North Carolina’s Research Triangle is one of the country’s leaders in the development of smart grid technology that, much like the smart phone, is using twenty-first technology to modernize electricity delivery systems. The advantages for business, communities, and consumers are significant: from job and investment growth to improved energy efficiency and distribution.
But, as several chambers of commerce recently discovered, identifying smart grid clusters also help chambers recruit more companies to their region.
The idea first emerged several years ago when Research-Triangle based chambers, in Raleigh, Morrisville and Wake Forest, worked with a local economic development agency to evaluate their local economic assets and identify regional trends.
In the process, they identified an emerging cluster of smart grid firms as a powerful new asset, and quickly set about using it to recruit new firms to their communities.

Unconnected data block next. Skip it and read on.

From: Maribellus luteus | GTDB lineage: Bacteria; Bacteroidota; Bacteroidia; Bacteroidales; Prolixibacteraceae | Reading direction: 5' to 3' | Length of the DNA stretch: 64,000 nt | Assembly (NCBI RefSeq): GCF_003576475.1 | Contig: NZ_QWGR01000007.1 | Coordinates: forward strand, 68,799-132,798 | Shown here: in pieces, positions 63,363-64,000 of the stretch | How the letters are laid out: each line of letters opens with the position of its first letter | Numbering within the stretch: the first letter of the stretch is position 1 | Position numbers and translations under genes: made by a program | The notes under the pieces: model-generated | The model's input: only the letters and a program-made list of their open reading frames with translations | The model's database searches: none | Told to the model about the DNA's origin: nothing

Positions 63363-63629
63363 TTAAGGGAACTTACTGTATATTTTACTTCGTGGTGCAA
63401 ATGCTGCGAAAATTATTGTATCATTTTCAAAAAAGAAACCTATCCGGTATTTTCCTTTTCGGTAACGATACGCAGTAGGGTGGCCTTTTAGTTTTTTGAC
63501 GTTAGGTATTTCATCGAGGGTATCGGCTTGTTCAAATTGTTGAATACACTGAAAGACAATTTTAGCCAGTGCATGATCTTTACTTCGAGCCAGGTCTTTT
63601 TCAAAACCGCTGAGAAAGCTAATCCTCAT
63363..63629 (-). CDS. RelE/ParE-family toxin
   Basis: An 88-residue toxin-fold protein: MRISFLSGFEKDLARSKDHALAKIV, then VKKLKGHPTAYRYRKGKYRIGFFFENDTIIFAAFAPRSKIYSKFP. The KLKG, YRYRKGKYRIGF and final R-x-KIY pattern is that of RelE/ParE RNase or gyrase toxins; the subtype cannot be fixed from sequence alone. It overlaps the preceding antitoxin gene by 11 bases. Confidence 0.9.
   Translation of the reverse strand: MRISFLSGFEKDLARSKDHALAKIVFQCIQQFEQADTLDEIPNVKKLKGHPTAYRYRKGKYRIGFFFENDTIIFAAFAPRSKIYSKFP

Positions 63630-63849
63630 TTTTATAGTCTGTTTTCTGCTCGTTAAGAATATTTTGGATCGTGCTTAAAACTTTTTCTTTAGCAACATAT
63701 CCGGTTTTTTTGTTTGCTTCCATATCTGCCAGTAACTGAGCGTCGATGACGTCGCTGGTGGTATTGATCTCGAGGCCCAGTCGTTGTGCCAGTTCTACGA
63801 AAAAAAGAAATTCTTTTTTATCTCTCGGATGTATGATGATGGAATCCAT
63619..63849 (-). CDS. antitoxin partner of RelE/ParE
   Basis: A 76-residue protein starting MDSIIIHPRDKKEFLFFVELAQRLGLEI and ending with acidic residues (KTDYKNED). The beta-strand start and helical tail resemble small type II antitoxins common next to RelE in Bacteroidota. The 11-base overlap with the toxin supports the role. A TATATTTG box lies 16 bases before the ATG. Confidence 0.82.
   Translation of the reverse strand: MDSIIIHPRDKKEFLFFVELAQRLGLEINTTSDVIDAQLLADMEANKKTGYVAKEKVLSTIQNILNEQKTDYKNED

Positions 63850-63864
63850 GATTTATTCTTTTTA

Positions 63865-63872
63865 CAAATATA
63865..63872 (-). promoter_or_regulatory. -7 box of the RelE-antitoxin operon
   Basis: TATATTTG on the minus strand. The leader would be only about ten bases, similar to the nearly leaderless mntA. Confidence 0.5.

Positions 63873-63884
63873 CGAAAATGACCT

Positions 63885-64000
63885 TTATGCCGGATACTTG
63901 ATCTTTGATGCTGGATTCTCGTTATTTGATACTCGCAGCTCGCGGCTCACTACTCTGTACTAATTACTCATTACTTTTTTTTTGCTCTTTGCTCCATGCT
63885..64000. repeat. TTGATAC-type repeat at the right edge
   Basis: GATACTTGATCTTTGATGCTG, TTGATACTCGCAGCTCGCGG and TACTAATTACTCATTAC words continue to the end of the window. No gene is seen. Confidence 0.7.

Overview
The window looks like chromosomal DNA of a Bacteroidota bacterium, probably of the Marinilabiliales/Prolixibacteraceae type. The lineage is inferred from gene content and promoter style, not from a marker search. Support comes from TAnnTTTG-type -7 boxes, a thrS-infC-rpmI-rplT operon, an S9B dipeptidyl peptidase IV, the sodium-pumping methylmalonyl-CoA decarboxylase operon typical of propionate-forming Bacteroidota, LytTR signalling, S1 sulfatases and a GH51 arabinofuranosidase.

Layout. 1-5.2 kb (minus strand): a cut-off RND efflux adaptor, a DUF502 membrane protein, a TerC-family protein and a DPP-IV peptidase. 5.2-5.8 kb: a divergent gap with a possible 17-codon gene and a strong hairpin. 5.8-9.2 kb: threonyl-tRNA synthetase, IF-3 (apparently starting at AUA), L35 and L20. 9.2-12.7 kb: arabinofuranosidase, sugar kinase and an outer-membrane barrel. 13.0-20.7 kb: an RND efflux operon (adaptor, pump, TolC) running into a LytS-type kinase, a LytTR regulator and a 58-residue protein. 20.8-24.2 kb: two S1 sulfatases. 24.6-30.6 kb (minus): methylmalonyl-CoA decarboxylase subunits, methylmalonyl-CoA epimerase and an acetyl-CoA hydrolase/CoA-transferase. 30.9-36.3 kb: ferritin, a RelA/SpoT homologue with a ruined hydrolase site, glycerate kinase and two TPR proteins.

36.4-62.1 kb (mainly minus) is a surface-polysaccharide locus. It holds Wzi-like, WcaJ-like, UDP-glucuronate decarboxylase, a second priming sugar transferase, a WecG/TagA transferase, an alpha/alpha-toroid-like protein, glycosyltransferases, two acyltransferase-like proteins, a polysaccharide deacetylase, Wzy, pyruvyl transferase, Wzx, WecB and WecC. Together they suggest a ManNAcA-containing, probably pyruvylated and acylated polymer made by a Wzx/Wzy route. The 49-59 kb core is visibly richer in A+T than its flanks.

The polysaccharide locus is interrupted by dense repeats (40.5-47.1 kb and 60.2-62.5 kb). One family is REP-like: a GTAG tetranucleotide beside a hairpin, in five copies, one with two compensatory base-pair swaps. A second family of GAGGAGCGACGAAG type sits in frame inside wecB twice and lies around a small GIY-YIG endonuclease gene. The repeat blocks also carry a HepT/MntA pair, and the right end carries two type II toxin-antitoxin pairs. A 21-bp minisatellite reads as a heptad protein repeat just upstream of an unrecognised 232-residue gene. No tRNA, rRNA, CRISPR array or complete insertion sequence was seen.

Carlotta Ungaro, President of the Morrisville Chamber of Commerce, drew upon her experience working for the magazine now known as Utility Automation & Engineering T&D, the first publication in the smart grid field.
“The Triangle has always been a leader in the smart grid field,” Ungaro said. “Understanding that we had a smart grid cluster allowed us to recruit more companies working on these cutting edge technologies to our area.”
“Three companies located in the Triangle – Itron, ABB and Schneider – dominated the product discussion and research in this growing field,” Ungaro added. “And they have continued to lead the way in the industry and locally in fostering the high concentration of smart grid companies in the Triangle.”
That concentration, according to the Research Triangle Regional Partnership, a not-for-profit organization created by chamber leaders in Raleigh, Durham and Chapel Hill, has led to the creation of more than 83,000 net new jobs in the last five years.
Additional information about the regional smart grid cluster can be found in a recent article in the Cary Citizen.